The heir to the title in 1960 was Patrick Lichfield (1939-2005), 5th Earl of Lichfield, who as a society photographer, confidant of the royal family and man about town was much in the public eye in the 1960s, 70s and 80s. Under the terms of the agreement with The National Trust, he kept a flat at Shugborough, a few rooms of which were occasionally opened to the public. In about 1987 he took the opportunity to buy back the Ranton Abbey estate which his grandfather had sold, and where the house was still a ruin. His intention was to build a new house there which could become a new seat for the family, but his efforts to secure planning permission for a new house only came to fruition a few weeks after he died. His son and heir, Thomas William Robert Hugh Anson (b. 1978), 6th Earl of Lichfield decided not to pursue the project and in 2008 sold Ranton again. He also gave up the family flat in Shugborough, ending his family's connection with Staffordshire after nearly 400 years.
During the Middle Ages, Shugborough belonged to the bishops of Lichfield, who had a moated manor house here, parts of which seem to have survived into the 1740s. In the 16th or early 17th century, ownership of the manor house became separated from the rest of the estate, and the property which William Anson inherited in 1688 consisted only of the house and about 80 acres of land. In 1693-95 he rebuilt the house as a smart seven by five bay, two-storey house of red brick (the top storey was added later), which remains the nucleus of the present building.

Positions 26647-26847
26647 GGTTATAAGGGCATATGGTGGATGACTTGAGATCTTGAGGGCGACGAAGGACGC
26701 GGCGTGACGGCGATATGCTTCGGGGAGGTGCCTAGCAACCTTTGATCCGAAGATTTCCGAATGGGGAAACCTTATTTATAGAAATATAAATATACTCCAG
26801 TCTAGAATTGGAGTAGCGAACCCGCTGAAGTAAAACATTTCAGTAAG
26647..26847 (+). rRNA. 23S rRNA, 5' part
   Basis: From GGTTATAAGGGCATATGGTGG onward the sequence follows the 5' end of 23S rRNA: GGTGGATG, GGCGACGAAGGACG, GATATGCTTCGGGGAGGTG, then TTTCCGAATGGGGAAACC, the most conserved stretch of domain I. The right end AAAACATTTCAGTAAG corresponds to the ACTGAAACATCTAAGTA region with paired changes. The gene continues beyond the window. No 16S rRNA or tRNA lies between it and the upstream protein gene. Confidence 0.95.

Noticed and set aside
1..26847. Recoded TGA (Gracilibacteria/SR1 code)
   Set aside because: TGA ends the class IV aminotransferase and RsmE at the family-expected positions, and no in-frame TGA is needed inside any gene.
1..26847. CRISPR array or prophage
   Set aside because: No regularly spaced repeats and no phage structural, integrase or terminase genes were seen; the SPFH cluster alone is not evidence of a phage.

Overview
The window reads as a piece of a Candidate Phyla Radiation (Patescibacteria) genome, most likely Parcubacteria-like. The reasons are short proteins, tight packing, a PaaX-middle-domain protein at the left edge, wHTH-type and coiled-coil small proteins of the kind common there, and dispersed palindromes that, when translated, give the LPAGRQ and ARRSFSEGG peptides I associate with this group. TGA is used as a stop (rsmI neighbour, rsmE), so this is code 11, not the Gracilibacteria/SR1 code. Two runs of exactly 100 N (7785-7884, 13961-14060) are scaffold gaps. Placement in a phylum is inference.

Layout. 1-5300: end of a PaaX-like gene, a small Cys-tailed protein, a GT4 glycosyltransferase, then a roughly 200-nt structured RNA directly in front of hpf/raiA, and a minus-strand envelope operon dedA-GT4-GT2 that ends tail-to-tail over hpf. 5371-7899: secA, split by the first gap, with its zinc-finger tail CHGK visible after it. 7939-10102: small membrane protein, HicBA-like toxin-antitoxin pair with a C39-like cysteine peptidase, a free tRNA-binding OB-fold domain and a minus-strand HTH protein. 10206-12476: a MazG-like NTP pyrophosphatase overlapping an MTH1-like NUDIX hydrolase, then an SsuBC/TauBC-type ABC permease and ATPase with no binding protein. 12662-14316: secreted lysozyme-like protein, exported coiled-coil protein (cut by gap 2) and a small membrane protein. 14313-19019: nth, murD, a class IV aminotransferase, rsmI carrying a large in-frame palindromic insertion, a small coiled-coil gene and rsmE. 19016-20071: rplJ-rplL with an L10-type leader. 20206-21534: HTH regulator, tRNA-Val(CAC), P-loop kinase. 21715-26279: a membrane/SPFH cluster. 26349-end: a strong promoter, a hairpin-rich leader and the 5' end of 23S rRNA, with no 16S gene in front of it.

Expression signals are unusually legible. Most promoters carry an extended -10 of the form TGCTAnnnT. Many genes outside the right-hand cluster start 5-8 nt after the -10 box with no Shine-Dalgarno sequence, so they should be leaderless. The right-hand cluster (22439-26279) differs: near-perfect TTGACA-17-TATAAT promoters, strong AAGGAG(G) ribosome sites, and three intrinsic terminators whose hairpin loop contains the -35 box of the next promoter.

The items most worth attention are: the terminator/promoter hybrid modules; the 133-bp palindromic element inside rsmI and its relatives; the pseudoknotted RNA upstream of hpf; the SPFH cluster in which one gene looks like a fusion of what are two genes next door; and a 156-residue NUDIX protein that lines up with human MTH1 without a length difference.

The architect is unknown, but a note dated 1694 among the Anson papers which says simply 'Waiting for Smith', together with what is known of the proportions and style of the building, must raise the possibility that it was William Smith (1660-1724) of Warwick, the elder brother of the more famous Francis. When first built, the house overlooked a small village of sixteen cottages strung out along a street leading down to the Essex Bridge across the River Trent.
When Thomas Anson (1695-1773) inherited the estate in 1720 his first priority seems to have been to buy up and demolish the nearby village houses (the villagers were re-housed in new cottages at Great Haywood, across the river), and in 1731 he acquired the nearby mill, with its pond and stream. This enabled him to convert the farm landscape into a park, and to enlarge the millpond into a small lake. Between 1737 and 1740 he purchased several further small pieces of land, so that by 1741 he owned a quarter of the village.
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Coat of arms - ANSON Quarterly, 1st, argent, three bends engrailed gules, in the sinister chief a crescent of the last (for Anson);